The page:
We all have our favorite comfort food; food that evokes warm memories or just warms us from their soothing taste. When I was 16, my boyfriends mother Rita, sent over the best apple pie I had ever eaten. I didn't know how good the perfect crust and balanced mixture of cinnamon and nutmeg could be. She topped it with a gently spiced crumble "crust" that I thought was heaven on a spoon. I grew up without knowing about the subtleties and robustness that spice can bring to food. It was a meat and potatoes household. Rita used curry and and other spices I had never heard of. Her hair was always neatly up in a bun and she was beautiful without a stitch of makeup. It was her food she embellished, not herself. She knew about where to buy the best ice cream and they ordered their steaks specially cut. I think she started the American trend of piling a plate generously high, as I remember wondering how I was supposed to fit all of that food in my skinny teen aged body. Apple pie just brings together some of my favorite tastes and thoughts. I guess there is a reason it is associated with Mom and all of the comforts of home. Looking at the wooden bowl of apples in my kitchen I had an urge to make a quick and simple rustic apple pie. I deviated from making a top crust that is so fun to roll and decorate with cut out leaves or elaborately pinched edges. I was in the middle of a busy and hectic day as I submitted to baking this treat and wanted the tastes without the fuss. The crust got a little too brown as I tried to balance baking with the phone ringing, but once I sat down and dolloped on the freshly whipped cream, all was forgiven.
Pate Brisee (Pie Crust)
adapted from Martha Stewart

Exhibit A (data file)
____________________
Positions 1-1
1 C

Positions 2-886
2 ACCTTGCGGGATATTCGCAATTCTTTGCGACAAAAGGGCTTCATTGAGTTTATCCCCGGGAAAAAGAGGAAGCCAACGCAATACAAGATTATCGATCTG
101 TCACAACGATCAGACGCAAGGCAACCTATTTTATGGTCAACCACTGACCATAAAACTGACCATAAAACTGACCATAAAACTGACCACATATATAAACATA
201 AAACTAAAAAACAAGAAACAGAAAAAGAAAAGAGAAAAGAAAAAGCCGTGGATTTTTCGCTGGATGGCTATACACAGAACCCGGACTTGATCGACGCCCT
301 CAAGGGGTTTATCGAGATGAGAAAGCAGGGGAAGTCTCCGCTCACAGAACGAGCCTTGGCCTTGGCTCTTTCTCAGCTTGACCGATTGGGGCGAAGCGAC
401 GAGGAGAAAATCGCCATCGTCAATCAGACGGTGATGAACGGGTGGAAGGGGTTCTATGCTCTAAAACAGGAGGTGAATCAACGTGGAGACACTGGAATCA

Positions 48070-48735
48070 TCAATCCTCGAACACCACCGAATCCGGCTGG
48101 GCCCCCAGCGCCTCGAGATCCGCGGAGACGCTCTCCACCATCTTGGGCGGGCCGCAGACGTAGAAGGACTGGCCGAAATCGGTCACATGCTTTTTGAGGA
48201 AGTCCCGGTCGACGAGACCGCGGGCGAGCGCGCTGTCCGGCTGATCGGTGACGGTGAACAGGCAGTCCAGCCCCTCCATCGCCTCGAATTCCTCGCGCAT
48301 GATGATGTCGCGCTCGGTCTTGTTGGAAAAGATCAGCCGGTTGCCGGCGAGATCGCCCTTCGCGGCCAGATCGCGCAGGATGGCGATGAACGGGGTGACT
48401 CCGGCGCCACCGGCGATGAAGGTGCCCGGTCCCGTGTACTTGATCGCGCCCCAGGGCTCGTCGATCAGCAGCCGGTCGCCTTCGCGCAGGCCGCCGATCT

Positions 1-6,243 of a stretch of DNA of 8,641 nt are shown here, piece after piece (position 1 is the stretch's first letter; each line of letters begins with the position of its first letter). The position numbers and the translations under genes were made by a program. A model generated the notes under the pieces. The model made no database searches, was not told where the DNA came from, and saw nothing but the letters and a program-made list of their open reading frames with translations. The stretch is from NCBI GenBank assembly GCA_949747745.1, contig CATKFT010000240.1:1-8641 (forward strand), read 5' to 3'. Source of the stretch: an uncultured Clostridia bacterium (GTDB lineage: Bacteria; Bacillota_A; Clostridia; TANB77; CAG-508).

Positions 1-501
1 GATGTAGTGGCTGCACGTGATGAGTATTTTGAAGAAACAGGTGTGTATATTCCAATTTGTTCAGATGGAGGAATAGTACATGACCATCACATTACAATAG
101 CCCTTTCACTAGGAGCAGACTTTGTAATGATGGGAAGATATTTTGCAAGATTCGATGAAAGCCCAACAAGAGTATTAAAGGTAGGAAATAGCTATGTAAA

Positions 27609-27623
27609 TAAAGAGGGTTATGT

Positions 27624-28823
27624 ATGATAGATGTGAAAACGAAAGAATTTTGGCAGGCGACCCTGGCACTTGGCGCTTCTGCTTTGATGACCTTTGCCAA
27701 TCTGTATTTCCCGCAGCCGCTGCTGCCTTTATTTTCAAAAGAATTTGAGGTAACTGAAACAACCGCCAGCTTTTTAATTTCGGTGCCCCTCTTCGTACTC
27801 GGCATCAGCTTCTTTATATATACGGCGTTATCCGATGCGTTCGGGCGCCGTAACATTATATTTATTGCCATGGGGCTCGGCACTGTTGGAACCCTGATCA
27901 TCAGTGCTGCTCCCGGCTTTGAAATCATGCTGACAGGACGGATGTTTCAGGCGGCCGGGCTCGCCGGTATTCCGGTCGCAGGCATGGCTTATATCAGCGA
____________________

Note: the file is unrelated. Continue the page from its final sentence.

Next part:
1 1/4 cup all purpose flour
1/2 teaspoon salt
1/2 teaspoon sugar
1 4 ounce stick unsalted butter, chilled and cut in small pieces
3 tablespoons ice water (approximately)
In the bowl of a food processor, combine flour, salt and sugar. Add butter, and process until the mixture resembles coarse meal, about 8-10 seconds. With the machine running, add the ice water, a little at a time, in a slow steady stream through the feed tube. Depending on the humidity, less or more water may be needed. Pulse until the dough holds together without being wet or sticky, being careful not to process more than 30 seconds. To test, squeeze a small amount together. If it is crumbly, add more ice water, a little at a time. Shape the dough into a disc, cover in plastic wrap and refrigerate for at least an hour. Dough may be stored, frozen for up to one month. Makes one single layer of pie crust.
Rustic Apple Pie
8 medium apples*, peeled, cored and sliced
1/2 cup brown sugar
1/2 cup white sugar
1 teaspoon cinnamon
1/4 teaspoon nutmeg
1/4 teaspoon salt
2 tablespoons flour
1 tablespoon butter
optional: 1/4 cup chopped walnuts
2 tablespoon raisins soaked in
1 tablespoon brandy, until plump
*I used mainly Granny Smith apples for their firmness and sweet/ tart flavor and Fuji and Macintosh to round out the taste.
Preheat oven to 375 degrees
Roll chilled pie dough, between 2 sheets of plastic wrap (to prevent sticking), into a rough 15 inch round. Place dough into a 9 inch pie pan, letting excess to hang over the sides.
In a large bowl, mix apples, sugars, cinnamon, nutmeg, salt and flour. Add optional nuts and raisins and stir. Spoon into the prepared pie pan, dot with butter and fold the overhanging dough over to cover apples. The center will be left uncovered. Sprinkle with a little sugar. Bake in preheated 375 degree oven for about an hour, until crust is golden brown and apples are cooked and juicy. Check after half an hour to make sure it is not browning too quickly. If it is, loosely cover with aluminum foil for the remaining time. Serve warm with vanilla ice cream or whipped cream.
Written and photographed by Diane
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